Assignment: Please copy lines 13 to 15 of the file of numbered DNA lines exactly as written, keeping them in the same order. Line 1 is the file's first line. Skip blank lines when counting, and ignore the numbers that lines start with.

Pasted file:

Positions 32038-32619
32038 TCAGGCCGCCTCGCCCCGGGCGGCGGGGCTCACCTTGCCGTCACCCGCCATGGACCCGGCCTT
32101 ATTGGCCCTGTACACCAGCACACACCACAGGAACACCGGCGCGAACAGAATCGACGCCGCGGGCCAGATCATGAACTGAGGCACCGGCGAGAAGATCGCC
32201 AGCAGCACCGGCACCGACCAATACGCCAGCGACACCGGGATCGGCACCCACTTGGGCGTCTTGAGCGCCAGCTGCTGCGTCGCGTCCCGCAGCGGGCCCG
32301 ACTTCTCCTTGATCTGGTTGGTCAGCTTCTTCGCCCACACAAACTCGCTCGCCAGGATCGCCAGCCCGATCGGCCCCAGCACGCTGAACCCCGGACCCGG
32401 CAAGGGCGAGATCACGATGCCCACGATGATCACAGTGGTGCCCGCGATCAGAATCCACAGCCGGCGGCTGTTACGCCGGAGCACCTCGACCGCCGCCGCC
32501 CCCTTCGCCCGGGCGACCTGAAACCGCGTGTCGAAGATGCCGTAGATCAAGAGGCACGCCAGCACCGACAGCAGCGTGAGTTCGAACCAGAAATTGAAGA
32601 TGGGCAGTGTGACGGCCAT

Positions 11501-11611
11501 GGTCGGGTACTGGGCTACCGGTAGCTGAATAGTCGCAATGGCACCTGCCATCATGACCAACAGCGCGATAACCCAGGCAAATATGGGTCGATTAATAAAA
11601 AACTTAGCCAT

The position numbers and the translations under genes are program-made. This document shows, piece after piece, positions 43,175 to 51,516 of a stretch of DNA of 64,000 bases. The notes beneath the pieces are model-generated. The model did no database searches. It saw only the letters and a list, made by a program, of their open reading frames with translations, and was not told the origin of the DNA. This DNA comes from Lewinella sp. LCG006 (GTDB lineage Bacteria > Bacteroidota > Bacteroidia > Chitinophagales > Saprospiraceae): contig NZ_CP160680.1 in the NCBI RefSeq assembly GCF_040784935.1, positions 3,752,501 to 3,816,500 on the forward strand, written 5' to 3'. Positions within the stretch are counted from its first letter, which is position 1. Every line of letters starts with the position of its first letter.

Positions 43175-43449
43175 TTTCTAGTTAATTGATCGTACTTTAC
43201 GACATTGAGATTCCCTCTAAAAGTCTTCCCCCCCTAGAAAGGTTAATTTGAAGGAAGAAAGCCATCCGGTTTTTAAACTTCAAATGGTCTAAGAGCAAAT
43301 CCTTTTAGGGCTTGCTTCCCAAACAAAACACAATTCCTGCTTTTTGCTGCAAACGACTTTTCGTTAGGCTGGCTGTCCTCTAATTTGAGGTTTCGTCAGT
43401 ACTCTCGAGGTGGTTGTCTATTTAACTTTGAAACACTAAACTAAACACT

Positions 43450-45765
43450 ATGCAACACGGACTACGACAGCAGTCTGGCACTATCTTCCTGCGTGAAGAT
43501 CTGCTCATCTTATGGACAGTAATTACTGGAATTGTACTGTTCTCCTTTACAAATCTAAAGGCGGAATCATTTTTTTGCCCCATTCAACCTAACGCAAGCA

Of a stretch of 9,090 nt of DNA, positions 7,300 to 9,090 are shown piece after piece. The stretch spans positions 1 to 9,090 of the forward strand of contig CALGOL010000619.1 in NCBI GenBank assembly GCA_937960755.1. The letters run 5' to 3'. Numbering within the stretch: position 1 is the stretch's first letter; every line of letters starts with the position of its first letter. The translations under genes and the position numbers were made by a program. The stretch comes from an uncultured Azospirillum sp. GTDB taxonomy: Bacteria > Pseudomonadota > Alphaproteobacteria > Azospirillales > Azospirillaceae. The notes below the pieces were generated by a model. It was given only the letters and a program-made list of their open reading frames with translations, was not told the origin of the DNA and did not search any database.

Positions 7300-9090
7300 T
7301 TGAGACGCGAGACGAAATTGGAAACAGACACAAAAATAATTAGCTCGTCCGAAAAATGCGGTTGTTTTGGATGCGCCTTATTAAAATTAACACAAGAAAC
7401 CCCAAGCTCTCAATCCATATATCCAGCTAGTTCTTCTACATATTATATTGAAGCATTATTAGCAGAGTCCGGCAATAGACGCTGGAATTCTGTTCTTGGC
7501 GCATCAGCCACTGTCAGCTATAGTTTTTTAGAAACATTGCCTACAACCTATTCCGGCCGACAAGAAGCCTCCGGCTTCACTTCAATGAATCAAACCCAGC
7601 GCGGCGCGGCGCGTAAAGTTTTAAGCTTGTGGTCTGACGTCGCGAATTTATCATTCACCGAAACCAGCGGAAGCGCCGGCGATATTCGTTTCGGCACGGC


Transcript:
Positions 43175-43449
43175 TTTCTAGTTAATTGATCGTACTTTAC
43201 GACATTGAGATTCCCTCTAAAAGTCTTCCCCCCCTAGAAAGGTTAATTTGAAGGAAGAAAGCCATCCGGTTTTTAAACTTCAAATGGTCTAAGAGCAAAT